JFK was my father's hero, both for his good and bad qualities. He was absolutely fascinated by the glamour of "Camelot." He adored Jackie. He held an enduring affection for the whole family and offered to do "pro-bono" free-lance publicity for Robert Jr's environmental causes. He also loved the dark side. The womanizing, the Rat Pack connection, even the negative allegations about the old man's money and the mob links and the West Virginia primary.
For my mother, I think it was Bobby, and the idealism and the hope of THAT campaign. I haven't checked with her, but I recall hearing that she was alone with me and my sister (ages 4 and barely 4 months) on the night that Bobby was killed.
I was in love with the Kennedys as long as I can remember, reading every book I could find, including the most serious and the trashiest. (The first time I ever read about a threesome, was probably in Judith Campell Exner's book. Both JFK and Frank tried to get her in bed with another woman. Both times she says she refused.) I adored movies and made-for-tv films about any Kennedy and I'd pretty much fall in love with any actor who played one. Peter Strauss in "Young Joe the Forgotten Kennedy," William Devane and Martin Sheen as Jack and Bobby in "Missiles of October," Cliff Robertson in PT109. (Rumor is that JFK wanted Warren Beatty.)
My "first" campaign was 1976. I remember being at some kind of Carter/Mondale event, and a tee-shirt, green on white, with a logo of a big grin and a dachshund that said "Grits and Fritz in 76." But I don't know how I got there. The first campaign I made a conscious decision on was Senator Kennedy's run against Carter for the nomination in 1980, and that was all about my Kennedy love.
We know there are no inevitables in history, but I like to believe that there was no way Carter could have won in 1980 and that the primary fight didn't create the Reagan Victory, but this could be my personal version of "Isn't it pretty to think so."
I should have known it was a losing battle. Even my father, with his Kennedy love, told me, point blank, "Mary Jo's lying in the grave." I can remember the night of the Roger Mudd interview and watching the Senator try to answer the question "Why do you want to want to be president," and not have an answer. It was not a great moment. There was nothing there. For a man who was such a great orator and who did have the Kennedy glamour, it just didn't happen that night and it sort of ended the campaign right there, but the primaries went on.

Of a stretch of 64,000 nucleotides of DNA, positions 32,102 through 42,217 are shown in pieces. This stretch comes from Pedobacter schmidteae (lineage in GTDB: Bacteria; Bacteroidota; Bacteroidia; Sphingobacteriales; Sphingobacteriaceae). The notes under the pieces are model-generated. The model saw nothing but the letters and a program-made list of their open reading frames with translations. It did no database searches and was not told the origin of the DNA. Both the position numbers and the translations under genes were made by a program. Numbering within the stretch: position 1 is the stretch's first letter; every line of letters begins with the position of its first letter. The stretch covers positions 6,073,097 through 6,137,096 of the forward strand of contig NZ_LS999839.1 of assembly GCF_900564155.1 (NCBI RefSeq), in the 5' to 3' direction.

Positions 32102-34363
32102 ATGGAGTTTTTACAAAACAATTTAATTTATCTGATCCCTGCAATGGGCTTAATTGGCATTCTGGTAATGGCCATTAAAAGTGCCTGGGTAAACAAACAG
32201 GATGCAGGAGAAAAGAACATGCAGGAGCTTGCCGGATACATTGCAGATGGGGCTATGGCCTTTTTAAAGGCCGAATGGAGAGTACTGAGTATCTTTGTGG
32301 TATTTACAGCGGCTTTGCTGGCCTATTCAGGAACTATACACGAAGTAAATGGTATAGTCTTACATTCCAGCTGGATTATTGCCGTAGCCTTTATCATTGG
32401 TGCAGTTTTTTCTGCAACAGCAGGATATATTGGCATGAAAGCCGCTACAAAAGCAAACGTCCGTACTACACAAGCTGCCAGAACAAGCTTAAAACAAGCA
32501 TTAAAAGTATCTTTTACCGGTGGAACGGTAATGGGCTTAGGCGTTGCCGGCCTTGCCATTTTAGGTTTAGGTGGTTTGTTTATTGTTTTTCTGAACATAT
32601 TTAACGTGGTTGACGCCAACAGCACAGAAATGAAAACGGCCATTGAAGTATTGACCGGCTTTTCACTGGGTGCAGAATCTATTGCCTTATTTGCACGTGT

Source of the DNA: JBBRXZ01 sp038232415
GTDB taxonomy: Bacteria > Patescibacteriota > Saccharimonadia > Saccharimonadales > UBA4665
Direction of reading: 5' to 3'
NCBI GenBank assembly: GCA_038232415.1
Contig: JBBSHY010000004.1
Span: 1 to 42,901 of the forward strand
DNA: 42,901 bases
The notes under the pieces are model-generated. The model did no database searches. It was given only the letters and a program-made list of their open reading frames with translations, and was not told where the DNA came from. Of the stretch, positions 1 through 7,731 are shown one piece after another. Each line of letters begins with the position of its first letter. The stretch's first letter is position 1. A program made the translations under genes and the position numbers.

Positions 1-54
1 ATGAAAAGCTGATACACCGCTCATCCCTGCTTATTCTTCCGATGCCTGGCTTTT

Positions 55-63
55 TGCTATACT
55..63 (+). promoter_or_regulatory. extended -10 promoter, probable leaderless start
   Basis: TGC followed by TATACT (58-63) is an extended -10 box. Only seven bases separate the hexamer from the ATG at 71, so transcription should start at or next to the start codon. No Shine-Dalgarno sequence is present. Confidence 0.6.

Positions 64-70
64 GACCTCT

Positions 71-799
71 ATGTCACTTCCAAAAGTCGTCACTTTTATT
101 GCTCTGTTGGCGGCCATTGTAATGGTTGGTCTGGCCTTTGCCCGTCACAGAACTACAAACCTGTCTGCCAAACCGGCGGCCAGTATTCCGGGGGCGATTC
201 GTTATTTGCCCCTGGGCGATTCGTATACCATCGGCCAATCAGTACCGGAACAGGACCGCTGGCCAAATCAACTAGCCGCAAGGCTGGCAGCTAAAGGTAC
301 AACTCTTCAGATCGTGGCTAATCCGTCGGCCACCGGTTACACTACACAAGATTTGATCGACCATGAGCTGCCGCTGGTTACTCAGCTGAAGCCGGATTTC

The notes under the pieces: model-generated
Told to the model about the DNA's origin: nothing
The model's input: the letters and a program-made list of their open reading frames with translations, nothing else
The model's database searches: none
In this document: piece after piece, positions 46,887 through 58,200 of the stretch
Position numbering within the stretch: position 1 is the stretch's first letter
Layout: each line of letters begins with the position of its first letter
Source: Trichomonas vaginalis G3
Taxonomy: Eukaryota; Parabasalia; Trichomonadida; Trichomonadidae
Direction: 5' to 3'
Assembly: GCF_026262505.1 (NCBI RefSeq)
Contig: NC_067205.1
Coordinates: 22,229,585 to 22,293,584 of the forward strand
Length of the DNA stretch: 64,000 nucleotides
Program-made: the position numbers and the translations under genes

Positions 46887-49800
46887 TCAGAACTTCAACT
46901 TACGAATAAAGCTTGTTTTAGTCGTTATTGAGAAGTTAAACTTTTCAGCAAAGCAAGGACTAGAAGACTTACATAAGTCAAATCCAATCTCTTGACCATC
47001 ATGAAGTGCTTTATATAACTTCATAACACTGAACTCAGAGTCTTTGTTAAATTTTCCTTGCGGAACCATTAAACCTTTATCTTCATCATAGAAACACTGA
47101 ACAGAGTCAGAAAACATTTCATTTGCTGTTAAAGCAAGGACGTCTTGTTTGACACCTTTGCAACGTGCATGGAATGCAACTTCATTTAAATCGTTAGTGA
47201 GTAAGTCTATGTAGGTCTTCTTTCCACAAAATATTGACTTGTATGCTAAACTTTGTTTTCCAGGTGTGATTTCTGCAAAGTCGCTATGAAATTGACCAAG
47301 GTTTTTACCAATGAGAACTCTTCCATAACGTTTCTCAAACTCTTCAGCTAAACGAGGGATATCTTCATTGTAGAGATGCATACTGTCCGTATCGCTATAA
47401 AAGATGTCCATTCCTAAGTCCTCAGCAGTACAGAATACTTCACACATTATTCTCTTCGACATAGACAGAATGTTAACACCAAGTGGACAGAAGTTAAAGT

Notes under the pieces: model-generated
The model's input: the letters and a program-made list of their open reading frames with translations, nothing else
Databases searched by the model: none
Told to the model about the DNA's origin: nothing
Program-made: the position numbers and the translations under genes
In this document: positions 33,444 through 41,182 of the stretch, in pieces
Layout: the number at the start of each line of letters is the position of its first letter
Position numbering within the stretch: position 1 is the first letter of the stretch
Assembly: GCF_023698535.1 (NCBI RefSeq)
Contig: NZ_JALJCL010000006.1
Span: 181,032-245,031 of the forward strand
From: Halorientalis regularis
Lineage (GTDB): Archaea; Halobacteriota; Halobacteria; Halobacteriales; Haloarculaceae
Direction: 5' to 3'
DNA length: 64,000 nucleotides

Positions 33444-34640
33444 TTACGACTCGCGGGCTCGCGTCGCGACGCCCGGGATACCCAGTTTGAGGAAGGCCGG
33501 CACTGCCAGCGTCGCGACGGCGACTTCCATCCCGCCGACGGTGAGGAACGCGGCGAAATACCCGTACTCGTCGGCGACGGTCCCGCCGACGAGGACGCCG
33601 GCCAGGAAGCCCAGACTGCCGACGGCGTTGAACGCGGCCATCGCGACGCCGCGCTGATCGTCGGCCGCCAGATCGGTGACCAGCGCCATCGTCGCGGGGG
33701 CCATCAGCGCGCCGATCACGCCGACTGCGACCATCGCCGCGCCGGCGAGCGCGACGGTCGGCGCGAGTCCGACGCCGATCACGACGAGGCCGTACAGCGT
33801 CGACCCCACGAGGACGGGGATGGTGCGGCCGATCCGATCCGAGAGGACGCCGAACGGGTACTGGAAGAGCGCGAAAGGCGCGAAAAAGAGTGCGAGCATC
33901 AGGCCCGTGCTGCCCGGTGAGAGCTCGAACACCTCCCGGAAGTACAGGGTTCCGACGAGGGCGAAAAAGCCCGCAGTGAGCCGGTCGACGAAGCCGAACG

I had a lot of fun being sixteen and hanging out with the Kennedy people who were running the New Jersey Primary campaign and believe it or not, I was actually (not ironically) rather shocked when they pulled out some pot one night.
My greatest moment was the rally in Maywood. I was out there on a suburban street selling buttons and bumper stickers, but the Senator was on the other side of a police barricade shaking hands, and one of my fellow campaign workers said "Come on over!" so I ducked under the police barricade (which was probably not the smartest thing I've ever done) and got over there and got to shake his hand! I was thrilled. High point of the campaign, for me personally, but the greatest moment of the campaign period was the speech at the convention.
For all those whose cares have been our concern, the work goes on, the cause endures, the hope still lives, and the dream shall never die.
No matter how many times I heard that last week during all the coverage, it STILL gets to me.
In 1988, I saw him again at a Dukakis Rally at Mission High. This was a few weeks after the convention when the polls were still high and before the Lee Atwater attack machine had started to do their dirty work. In other words, we though we were going to win. The Senator gave a spanish language version of his speech from the convention. Instead of "Where was George?" it was "Donde estaba Jorge." Again, I risked a brush with the secret service to get close enough to shake his hand. By then you could see the age setting into his face and a little bloat. It was sad, but he was still the Senator and it was electrifying to be there.
Flash forward to 2008 and the speech at the convention in Denver. It had taken some time, but by then I was on the Barack Bandwagon. I was also going through the first motorcycle accident. The Democratic National Convention in Denver took place while hubby was in the "skilled nursing facility" a/k/a "nursing home hell" from the accident. So I didn't get to see the speech until the replay later that night, but it was amazing, everything from the Ken Burns film to the surprise appearance. You could tell he was in bad shape and was probably saying good bye to the party and maybe the country but when he said those words and finished up with the allusion to the 1980 speech, I guarantee you there wasn't a dry eye in the house, certainly not at my apartment.
I know some of you are a lot younger than me, and maybe JFK Jr. was your Kennedy. Maybe you don't even have a Kennedy. But my Kennedy is gone, and it's sad, although at least he got to have a long life, and now he's somewhere with his brothers and sisters.
Goodbye Senator Kennedy. I'll miss you. You were my Kennedy.